Early detection of Angelman syndrome resulting from de novo paternal isodisomic 15q UPD and review of comparable cases

Ferdinandyné Horváth, Emese and Horváth, Zsuzsanna and Isaszegi, Dóra and Gergev, Gyurgyinka and Nagy, Nikoletta and Szabó, János and Sztriha, László and Széll, Márta and Börcsökné Endreffy, Emőke (2013) Early detection of Angelman syndrome resulting from de novo paternal isodisomic 15q UPD and review of comparable cases. MOLECULAR CYTOGENETICS, 6 (1). p. 35. ISSN 1755-8166


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BACKGROUND: Angelman syndrome is a rare neurogenetic disorder that results in intellectual and developmental disturbances, seizures, jerky movements and frequent smiling. Angelman syndrome is caused by two genetic disturbances: either genes on the maternally inherited chromosome 15 are deleted or inactivated or two paternal copies of the corresponding genes are inherited (paternal uniparental disomy). A 16-month-old child was referred with minor facial anomalies, neurodevelopmental delay and speech impairment. The clinical symptoms suggested angelman syndrome. The aim of our study was to elucidate the genetic background of this case. RESULTS: This study reports the earliest diagnosed angelman syndrome in a 16-month-old Hungarian child. Cytogenetic results suggested a de novo Robertsonian-like translocation involving both q arms of chromosome 15: 45,XY,der(15;15)(q10;q10). Molecular genetic studies with polymorphic short tandem repeat markers of the fibrillin-1 gene, located in the 15q21.1, revealed that both arms of the translocated chromosome were derived from a single paternal chromosome 15 (isodisomy) and led to the diagnosis of angelman syndrome caused by paternal uniparental disomy. CONCLUSIONS: AS resulting from paternal uniparental disomy caused by de novo balanced translocation t(15q;15q) of a single paternal chromosome has been reported by other groups. This paper reviews 19 previously published comparable cases of the literature. Our paper contributes to the deeper understanding of the phenotype-genotype correlation in angelman syndrome for non-deletion subclasses and suggests that patients with uniparental disomy have milder symptoms and higher BMI than the ones with other underlying genetic abnormalities.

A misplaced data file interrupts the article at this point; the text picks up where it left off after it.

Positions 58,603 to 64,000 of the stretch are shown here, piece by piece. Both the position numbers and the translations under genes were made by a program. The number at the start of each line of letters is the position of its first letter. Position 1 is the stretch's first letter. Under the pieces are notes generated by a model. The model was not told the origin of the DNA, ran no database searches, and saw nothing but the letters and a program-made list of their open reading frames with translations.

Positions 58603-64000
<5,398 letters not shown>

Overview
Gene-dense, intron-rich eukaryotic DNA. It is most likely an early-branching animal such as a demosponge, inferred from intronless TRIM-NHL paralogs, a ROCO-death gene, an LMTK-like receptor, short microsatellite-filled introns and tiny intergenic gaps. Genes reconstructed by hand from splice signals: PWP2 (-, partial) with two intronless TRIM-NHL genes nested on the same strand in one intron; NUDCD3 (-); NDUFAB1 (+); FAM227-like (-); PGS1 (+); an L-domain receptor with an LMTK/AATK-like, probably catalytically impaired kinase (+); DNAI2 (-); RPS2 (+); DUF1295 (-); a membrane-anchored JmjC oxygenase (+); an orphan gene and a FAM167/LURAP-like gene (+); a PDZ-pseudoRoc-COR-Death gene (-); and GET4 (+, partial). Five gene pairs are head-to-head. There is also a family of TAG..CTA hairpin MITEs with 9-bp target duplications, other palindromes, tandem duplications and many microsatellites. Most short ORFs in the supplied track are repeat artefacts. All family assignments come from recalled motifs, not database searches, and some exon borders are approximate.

Item Type: Article
Additional Information: PMC PMC3846355
Uncontrolled Keywords: Robertsonia; speech disorder; short tandem repeat; Robertsonian chromosome translocation; rare disease; priority journal; preschool child; Metaphase; Male; human; happy puppet syndrome; genotype phenotype correlation; gene location; face malformation; Early Diagnosis; developmental disorder; chromosome translocation 15; chromosome rearrangement; Chromosome Deletion; chromosome analysis; chromosome 15q; Child; case report; ARTICLE; fibrillin 1; uniparental disomy; Isodisomic 15; Balanced translocation chromosome 15q; Angelman syndrome
Subjects: R Medicine / orvostudomány > R1 Medicine (General) / orvostudomány általában
Depositing User: MTMT SWORD
Date Deposited: 23 Aug 2018 11:29
Last Modified: 23 Aug 2018 11:29

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